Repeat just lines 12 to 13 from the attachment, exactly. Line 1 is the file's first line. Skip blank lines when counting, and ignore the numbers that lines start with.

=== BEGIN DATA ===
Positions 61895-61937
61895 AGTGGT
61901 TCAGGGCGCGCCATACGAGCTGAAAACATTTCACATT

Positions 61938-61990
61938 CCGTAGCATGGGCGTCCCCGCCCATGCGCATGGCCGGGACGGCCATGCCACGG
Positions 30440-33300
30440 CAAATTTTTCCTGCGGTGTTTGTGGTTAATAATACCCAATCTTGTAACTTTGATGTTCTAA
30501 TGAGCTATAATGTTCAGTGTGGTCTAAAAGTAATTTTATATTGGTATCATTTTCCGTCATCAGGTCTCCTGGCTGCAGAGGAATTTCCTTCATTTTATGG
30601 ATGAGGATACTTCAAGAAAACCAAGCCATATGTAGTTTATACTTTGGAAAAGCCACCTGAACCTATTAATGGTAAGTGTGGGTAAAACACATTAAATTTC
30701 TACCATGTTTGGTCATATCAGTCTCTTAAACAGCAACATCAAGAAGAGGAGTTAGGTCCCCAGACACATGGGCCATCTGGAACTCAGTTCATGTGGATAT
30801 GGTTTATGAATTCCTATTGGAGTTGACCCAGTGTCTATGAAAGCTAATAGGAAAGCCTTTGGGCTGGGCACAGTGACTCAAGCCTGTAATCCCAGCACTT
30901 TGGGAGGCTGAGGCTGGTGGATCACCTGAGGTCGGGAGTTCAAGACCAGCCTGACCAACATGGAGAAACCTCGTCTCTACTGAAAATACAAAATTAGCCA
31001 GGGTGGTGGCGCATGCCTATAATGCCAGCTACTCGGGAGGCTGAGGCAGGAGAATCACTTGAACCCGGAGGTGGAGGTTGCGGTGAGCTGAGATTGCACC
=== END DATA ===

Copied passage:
30901 TGGGAGGCTGAGGCTGGTGGATCACCTGAGGTCGGGAGTTCAAGACCAGCCTGACCAACATGGAGAAACCTCGTCTCTACTGAAAATACAAAATTAGCCA
31001 GGGTGGTGGCGCATGCCTATAATGCCAGCTACTCGGGAGGCTGAGGCAGGAGAATCACTTGAACCCGGAGGTGGAGGTTGCGGTGAGCTGAGATTGCACC